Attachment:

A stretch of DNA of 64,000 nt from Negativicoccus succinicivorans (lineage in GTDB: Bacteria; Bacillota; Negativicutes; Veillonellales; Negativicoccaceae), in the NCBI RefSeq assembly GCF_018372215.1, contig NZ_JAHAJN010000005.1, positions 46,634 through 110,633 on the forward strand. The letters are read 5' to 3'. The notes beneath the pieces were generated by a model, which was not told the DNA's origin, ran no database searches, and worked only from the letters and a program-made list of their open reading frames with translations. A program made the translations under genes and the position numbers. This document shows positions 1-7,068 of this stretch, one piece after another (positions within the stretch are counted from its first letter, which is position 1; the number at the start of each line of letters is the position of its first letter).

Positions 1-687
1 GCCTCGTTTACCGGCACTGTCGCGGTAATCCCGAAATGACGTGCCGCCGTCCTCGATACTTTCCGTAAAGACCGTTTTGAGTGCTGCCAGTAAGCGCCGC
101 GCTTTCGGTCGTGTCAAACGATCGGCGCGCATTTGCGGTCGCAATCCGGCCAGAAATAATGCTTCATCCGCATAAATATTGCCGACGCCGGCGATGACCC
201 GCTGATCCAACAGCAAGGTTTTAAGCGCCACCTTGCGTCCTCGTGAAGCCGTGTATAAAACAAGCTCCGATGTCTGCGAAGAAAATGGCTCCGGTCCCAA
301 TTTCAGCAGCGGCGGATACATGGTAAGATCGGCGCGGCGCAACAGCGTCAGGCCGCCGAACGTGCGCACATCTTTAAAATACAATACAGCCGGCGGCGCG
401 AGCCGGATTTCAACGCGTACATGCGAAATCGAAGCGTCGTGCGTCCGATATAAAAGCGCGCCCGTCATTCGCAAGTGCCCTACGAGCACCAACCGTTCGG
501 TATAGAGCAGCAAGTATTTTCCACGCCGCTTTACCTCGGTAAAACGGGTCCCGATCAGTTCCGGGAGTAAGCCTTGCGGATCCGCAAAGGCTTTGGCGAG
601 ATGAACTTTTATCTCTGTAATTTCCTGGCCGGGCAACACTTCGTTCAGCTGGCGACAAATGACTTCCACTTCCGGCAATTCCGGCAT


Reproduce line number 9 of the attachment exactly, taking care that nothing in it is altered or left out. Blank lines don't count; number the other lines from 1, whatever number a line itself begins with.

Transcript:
601 ATGAACTTTTATCTCTGTAATTTCCTGGCCGGGCAACACTTCGTTCAGCTGGCGACAAATGACTTCCACTTCCGGCAATTCCGGCAT